It’s Time to Shut Everest Down
Everest has had a good run in mountaineering lore and public fascination. At 29,035 feet the world’s highest mountain, it once inspired George Mallory’s famous zen-like justification for mountain climbing in general, “Because it’s there.” It has seen its tragedies (Mallory’s disappearance, along with co-climber Sandy Irvine, in 1924), and its triumphs (New Zealander Edmund Hillary and Sherpa Tenzing Norgay’s first ascent of the mountain in 1953.)
Lately, it seems, all the news from the mountain has been sad, or sordid, or both. It’s time to close down the show.
In 1939 a tragedy took place high on the slopes of another mountain in South Asia, K2, at 28,251 feet the world’s second highest mountain, located in the Karakorum range on what is today the Pakistan-China border. An American expedition was attempting the first ascent of the mountain when one of the climbers (a wealthy amateur named Dudley Wolfe who never should have been selected as a member of an expedition attempting such a dangerous peak) found himself too weak to descend from his high camp to safety below. Three Sherpas, high-altitude guides from the Solu-Khumbu region of Nepal, known for their toughness and ability to acclimatize to thin air, were dispatched to rescue Wolfe. None of them ever returned and their fate remains a mystery.
Afterwards, Wolfe’s older brother hired a lawyer to investigate the disaster. Jack Durrance, one of the American climbers, was questioned closely as to why he turned back from another attempt to rescue Wolfe. One of the Sherpas had gotten sick, he explained, and he had to help him down the mountain. Wolfe’s brother exploded: “Of course, in my viewpoint the life of a Sherpa is nothing compared to Dudley’s.” To which Durrance responded immediately, “Of course it isn’t. We didn’t treat it as such.”
No foreign climber visiting a high peak in Pakistan or Nepal today would dream of saying anything so callously indifferent to the lives of Sherpas. Indeed the Sherpas, who provide much of the labor that has allowed thousands of foreign climbers to reach the summits of K2, Mount Everest, and the other giant eminences of the Karakoram/Himalayan mountain chains, are now rightly lionized by the westerners who employ them.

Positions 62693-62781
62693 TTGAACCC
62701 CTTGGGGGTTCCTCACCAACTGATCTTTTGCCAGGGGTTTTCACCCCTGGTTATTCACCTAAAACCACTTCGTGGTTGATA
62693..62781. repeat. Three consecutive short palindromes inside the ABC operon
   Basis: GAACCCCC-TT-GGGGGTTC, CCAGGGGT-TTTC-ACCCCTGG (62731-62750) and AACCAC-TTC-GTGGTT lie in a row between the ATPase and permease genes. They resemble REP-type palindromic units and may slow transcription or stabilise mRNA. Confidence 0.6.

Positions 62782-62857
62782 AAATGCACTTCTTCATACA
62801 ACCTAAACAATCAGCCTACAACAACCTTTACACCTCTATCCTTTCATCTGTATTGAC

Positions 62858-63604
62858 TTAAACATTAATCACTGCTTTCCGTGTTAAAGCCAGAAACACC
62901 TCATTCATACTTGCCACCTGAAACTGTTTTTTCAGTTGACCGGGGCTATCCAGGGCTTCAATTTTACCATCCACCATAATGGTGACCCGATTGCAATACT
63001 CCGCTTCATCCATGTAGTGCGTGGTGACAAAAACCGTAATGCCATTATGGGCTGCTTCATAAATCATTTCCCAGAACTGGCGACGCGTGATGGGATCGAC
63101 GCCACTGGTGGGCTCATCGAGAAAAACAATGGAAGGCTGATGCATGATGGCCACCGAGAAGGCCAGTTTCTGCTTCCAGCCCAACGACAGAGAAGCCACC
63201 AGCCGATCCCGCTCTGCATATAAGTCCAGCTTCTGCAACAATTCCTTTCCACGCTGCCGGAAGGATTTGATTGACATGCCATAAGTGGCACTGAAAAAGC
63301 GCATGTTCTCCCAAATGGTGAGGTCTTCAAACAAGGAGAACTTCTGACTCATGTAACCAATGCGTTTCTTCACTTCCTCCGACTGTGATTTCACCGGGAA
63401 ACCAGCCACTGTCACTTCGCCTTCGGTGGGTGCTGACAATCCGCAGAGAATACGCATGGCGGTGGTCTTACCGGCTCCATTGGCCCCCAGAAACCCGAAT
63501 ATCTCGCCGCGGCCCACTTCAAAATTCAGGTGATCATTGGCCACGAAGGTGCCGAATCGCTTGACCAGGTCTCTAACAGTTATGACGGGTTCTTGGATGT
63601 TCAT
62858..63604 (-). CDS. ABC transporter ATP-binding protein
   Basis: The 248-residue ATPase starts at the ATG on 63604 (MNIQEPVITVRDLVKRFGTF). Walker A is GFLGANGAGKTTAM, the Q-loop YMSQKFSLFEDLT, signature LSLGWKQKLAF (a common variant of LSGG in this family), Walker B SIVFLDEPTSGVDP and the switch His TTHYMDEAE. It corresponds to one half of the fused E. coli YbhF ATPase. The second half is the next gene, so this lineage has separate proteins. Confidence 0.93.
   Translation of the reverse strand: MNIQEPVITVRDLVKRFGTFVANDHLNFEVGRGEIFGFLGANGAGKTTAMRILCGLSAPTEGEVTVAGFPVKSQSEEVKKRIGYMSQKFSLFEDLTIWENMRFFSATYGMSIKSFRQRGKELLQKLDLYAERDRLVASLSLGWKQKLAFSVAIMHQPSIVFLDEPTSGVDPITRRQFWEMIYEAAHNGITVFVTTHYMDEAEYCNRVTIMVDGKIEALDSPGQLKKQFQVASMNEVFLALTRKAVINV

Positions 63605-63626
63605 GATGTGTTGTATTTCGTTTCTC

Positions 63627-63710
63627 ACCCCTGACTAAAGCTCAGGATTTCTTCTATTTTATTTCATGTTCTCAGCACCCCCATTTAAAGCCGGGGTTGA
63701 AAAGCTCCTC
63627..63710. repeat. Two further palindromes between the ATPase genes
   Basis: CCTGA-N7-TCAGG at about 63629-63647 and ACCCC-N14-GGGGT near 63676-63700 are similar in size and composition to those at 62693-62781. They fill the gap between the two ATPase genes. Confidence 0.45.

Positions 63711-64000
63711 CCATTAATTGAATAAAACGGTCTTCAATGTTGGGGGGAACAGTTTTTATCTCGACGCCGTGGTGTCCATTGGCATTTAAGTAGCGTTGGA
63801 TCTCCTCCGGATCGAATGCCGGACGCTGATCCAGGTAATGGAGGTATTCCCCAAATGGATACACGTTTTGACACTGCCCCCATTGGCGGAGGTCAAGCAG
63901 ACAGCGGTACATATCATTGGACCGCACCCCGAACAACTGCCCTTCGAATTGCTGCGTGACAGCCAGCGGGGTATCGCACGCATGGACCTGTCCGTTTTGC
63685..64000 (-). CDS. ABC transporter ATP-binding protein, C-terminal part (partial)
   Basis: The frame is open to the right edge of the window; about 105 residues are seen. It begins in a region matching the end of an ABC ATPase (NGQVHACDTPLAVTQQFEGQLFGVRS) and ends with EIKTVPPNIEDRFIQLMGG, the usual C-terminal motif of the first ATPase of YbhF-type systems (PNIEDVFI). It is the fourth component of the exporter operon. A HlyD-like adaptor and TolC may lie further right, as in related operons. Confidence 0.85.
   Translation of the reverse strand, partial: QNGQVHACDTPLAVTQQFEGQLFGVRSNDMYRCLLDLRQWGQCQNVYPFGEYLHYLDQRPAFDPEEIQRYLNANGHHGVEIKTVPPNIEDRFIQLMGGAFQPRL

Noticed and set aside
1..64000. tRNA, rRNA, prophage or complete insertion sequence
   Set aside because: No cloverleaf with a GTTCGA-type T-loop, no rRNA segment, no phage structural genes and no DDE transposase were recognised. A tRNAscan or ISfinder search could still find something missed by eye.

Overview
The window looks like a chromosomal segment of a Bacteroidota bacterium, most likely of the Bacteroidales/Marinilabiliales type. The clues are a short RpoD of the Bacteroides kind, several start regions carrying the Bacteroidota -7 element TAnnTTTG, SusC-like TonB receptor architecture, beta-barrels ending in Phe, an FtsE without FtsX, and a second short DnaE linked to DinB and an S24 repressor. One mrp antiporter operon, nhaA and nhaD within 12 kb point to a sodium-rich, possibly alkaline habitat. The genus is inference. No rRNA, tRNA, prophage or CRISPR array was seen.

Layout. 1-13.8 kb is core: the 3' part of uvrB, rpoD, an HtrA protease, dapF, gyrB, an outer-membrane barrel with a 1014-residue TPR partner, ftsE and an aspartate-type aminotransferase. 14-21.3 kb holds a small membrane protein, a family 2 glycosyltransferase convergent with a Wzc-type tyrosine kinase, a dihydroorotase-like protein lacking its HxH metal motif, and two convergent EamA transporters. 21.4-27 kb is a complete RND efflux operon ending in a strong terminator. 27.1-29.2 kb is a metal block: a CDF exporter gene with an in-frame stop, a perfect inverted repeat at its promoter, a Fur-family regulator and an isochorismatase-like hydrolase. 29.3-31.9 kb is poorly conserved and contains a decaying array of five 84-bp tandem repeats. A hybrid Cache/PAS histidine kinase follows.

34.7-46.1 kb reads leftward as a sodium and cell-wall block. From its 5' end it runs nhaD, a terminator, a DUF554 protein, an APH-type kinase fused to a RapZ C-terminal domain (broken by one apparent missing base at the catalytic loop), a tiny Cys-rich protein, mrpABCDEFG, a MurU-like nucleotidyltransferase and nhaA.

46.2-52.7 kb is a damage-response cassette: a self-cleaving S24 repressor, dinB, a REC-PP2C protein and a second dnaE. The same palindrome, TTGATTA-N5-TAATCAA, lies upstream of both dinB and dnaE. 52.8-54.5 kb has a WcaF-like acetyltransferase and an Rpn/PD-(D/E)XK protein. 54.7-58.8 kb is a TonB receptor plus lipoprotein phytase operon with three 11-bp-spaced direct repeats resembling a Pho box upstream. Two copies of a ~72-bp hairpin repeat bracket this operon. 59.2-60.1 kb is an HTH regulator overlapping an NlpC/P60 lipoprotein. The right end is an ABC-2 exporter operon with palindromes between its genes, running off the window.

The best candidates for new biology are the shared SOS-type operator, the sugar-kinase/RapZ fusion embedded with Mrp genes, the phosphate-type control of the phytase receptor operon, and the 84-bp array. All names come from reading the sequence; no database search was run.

And yet, as recent events on the slopes of Everest suggest, the lives of Sherpas in the service of western climbers are still dispensed with all too cheaply. On April 18, an avalanche swept the upper reaches of the mountain’s Khumbu Icefall, where a group of fifty Sherpas was fixing ropes for use by the big commercial expeditions and their clients waiting below in Base Camp. The Khumbu is a key choke point on the mountain, a jumble of constantly shifting ice towers and yawning crevasses. Westerners spend as little time in it as they can. But Sherpas, fixing ropes, and ferrying supplies, are not so fortunate.
Thirteen Sherpas were killed that day and their bodies recovered; three more are missing, their bodies presumably buried beneath tons of ice. All told it was the deadliest day in the mountain’s history. “All the hard work is done by Sherpas, that is the reality,” Pasang Sherpa of the Nepal National Mountain Guide Association told a reporter from the New York Times following the avalanche. “The client will say, ‘I did the summit three times, four times.’ That is our guest, and we have to accept it. Our job is to make a good scale for the clients, to make this comfortable. We have to do that.”
In the days that followed many Sherpas refused to go back on the mountain, reasonably insisting on an appropriate period of reflection and mourning. The Nepalese Government, eager to salvage a situation on which it relies for a great deal of foreign income, offered the astonishingly paltry sum of 40,000 rupees (about $408) in compensation to the families of the dead, but the Sherpas, on this occasion, would not be bought. While expedition leaders flew off by helicopter to confer with government officials in Kathmandu, they voted with their feet and returned to their villages to grieve. With that, indispensable as the Sherpas are, the climbing season on the Nepalese side of the mountain came to an end.
Such a breakdown has long been threatening. Only last year, in fact, an ugly confrontation took place between three renowned western climbers and a large group of Sherpas fixing ropes on the Lhotse Face. But 2014 may well mark a turning point in the history of Mount Everest, as important as that of its first ascent via its southeast ridge by Hillary and Tenzing sixty-one years ago. There has been no real mountaineering taking place on the Nepalese side of the mountain for years, just a crass commercial enterprise, a kind of high altitude conspicuous consumption that satisfies the egos of wealthy individuals at an unacceptable cost in environmental degradation and Sherpa lives.
True, Sherpas are paid much better than they once were, but the days of shared danger and privation on the mountain are over: a new kind of commercial hierarchy based on the cash nexus has replaced the older colonial hierarchy based on the status and privileges of imperial rule. Both hierarchies should be equally stigmatized by the mountaineering community and by public opinion alike.
There are plenty of other mountains to climb in Nepal, and elsewhere, offering genuine challenge and adventure, without those costs. Everest is over—or should be.